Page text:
2

I'm looking for a way to:

  • combine two buffers into single buffer using columns [1, winwidth] from left buffer and columns [1, eol] from right buffer.
  • close buffer 2 so left with same contents in single left buffer. (It's should basically look like the window divider disappeared).

Visual example:
Before State

After running the cmd left with a single buffer with contents of the two buffers joined at the left buffer's window width After State Thank you for any suggestions. So I've tried starting in left buffer after copying the text in right buffer using visual block mode:

:set virtualedit=all    //for lines not the full width
:set nowrap             //don't want wrapping with new text
gg                      //go to first line
:norm! g$               //go to last column 
p                       //paste 
bd rightside.txt        //delete the no longer needed right buffer

This mostly works, but I'd like not have to block select the right side ahead of time, and ideally a better way to reference the right side buffer both to copy the text and close the buffer after. This is for a script that will split/rejoin a file right along the winwidth.

2
  • What did you try?
    – romainl
    Commented Mar 29 at 5:51
  • 1
    updated with what I have tried so far. Commented Mar 29 at 6:43

3 Answers 3

1

I would do:

  • :let &tw=&winwindth -1 set the text width to match the window width
  • ggVG select all
  • gq reformat introducing hard breaks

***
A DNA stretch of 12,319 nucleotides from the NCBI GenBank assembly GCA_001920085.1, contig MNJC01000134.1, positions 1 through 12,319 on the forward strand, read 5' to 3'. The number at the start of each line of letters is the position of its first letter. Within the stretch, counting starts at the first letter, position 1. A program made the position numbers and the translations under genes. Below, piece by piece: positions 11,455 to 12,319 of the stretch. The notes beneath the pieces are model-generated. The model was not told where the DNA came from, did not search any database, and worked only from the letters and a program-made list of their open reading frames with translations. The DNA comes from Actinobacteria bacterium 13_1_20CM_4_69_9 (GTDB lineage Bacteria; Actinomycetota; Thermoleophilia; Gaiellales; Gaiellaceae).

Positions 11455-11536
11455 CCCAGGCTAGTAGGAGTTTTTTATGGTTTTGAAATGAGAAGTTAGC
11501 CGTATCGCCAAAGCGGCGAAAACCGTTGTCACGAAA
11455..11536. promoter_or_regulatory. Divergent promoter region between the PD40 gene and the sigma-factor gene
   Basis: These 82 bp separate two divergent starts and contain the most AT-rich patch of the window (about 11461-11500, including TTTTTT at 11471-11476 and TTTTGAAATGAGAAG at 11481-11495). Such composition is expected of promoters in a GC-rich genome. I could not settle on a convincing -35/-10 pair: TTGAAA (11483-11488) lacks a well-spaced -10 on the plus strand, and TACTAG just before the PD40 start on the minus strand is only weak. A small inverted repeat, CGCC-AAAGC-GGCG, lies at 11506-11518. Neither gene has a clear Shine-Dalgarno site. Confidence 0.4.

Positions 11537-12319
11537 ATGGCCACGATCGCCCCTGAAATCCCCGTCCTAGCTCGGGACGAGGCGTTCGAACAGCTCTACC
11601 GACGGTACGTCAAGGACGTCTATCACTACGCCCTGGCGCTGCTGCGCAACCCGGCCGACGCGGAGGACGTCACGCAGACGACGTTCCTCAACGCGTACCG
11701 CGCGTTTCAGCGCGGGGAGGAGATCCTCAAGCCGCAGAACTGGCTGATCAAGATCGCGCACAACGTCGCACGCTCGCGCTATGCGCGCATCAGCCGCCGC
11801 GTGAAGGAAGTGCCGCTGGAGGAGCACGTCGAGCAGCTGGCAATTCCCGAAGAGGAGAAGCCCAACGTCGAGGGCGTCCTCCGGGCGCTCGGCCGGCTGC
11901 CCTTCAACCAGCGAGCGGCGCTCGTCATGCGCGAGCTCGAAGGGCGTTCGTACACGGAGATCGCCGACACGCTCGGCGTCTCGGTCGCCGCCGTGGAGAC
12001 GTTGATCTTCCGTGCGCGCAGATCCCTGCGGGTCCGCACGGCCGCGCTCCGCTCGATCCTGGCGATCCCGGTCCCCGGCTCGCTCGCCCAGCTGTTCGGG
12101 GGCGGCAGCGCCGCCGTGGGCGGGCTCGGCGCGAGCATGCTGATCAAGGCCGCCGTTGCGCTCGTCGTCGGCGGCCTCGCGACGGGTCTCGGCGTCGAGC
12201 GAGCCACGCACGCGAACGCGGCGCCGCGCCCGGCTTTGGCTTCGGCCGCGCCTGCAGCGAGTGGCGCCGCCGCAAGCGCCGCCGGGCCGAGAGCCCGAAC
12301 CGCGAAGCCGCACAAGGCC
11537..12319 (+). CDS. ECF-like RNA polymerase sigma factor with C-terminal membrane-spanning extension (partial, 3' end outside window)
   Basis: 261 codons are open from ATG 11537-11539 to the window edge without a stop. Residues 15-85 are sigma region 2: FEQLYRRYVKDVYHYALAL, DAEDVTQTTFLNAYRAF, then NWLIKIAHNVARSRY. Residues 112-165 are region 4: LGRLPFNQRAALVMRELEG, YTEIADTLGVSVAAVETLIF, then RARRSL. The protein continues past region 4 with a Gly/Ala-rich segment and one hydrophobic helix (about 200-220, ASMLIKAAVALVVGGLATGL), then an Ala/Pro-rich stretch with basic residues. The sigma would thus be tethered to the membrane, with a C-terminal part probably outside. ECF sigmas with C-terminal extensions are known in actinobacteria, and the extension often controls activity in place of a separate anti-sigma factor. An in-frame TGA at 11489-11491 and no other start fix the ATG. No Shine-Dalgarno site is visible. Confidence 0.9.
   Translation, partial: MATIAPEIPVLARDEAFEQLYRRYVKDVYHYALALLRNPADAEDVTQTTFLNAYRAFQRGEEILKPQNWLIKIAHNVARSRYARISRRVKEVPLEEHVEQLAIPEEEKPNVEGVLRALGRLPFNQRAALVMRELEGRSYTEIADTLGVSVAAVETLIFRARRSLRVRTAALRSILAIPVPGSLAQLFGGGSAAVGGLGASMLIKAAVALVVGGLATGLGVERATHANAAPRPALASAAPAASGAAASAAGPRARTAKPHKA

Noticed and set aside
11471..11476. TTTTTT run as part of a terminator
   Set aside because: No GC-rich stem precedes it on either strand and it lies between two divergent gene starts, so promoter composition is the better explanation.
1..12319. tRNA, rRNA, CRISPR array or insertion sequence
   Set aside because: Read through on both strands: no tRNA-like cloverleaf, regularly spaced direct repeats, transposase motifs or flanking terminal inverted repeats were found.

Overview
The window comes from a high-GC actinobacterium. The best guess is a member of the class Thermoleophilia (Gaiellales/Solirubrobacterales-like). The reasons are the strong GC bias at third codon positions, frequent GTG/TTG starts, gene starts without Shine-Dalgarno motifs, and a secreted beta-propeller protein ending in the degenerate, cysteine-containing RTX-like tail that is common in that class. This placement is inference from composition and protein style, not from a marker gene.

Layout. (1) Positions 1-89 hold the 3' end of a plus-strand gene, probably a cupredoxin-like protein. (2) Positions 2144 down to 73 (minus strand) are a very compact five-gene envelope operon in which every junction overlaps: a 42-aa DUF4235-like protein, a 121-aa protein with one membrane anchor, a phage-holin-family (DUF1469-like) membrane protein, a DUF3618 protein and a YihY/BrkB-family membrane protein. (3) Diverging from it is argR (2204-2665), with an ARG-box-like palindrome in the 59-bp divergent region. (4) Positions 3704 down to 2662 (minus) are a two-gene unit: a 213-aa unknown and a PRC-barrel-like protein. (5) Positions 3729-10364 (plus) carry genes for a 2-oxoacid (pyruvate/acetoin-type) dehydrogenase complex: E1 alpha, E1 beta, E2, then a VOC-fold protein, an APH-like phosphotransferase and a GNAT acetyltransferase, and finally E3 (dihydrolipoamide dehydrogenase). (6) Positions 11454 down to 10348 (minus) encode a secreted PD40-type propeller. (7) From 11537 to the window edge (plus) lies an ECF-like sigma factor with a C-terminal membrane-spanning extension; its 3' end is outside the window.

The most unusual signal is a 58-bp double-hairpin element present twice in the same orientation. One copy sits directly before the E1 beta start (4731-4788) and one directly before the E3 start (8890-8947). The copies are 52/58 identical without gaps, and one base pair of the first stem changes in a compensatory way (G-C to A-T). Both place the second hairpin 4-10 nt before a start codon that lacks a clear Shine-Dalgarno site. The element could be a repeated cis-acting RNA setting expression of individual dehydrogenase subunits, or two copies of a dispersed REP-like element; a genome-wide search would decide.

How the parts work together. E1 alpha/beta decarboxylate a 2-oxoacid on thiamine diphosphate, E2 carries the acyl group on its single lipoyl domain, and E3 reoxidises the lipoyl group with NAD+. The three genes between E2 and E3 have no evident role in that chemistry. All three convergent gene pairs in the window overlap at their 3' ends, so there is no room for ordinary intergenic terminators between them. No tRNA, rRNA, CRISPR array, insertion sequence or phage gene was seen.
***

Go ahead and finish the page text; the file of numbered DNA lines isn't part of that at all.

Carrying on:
• :wincmd w switch to the other window
  • :let &tw=&winwindth -1
  • ggVG
  • gq
  • :wincmd p switch back to the original window
  • ggCtrl vG$ select all in block mode
  • y yank
  • :q kill the window
  • ggCtrl vG select the first column
  • I Esc introduce 2 spaces
  • gg
  • P paste the content of the first window
5
  • 1
    The set commands don't make sense; you probably meant :let
    – D. Ben Knoble
    Commented Mar 29 at 13:41
  • 1
    Thank you. those let and windcmd options may do the trick. Will test and report back. Commented Mar 29 at 19:51
  • Thanks for your feedback :-) Commented Mar 29 at 19:54
  • 1
    Your solution slightly modified did exactly what I needed. Thank you. I posted the solution I ended up using. Commented Mar 30 at 21:43
  • Thanks for the feedback :-) Commented Mar 31 at 4:48
0

I would:

  1. disable Vim's "mouse" handling,
  2. select the relevant text with my "mouse",
  3. copy it with my terminal/system "copy" feature,
  4. open a new buffer in Vim,
  5. put the content from the system clipboard,
  6. remove the separators.

Something like:

example

1
  • That's a cool use of the mouse selection to bust through vim's idea of text selection. I should have mentioned that this is for a script that will operate on thousand line file so I'm looking for a solution without manual selection. I'll update the description. Commented Mar 29 at 16:23
0

Thanks to the other answers, was able to find a set of commands that does what I'm looking for:
Assume have the vertical split and focus in the left split.

:wincmd l     // move to right window
gg Ctrl v G$  // block select all of right buffer
y             // copy 
:wincmd h     // move back to left buffer
gg g$ l       // move one past last column in left window
p             // past contents of right buffer
0             // move to first column
:wincmd l     // move back to right window
:close        // close right window  
1
  • 1
    To avoid needing to know the direction, you can use C-w p (or :wincmd p) for « previous window ».
    – D. Ben Knoble
    Commented Mar 30 at 21:59

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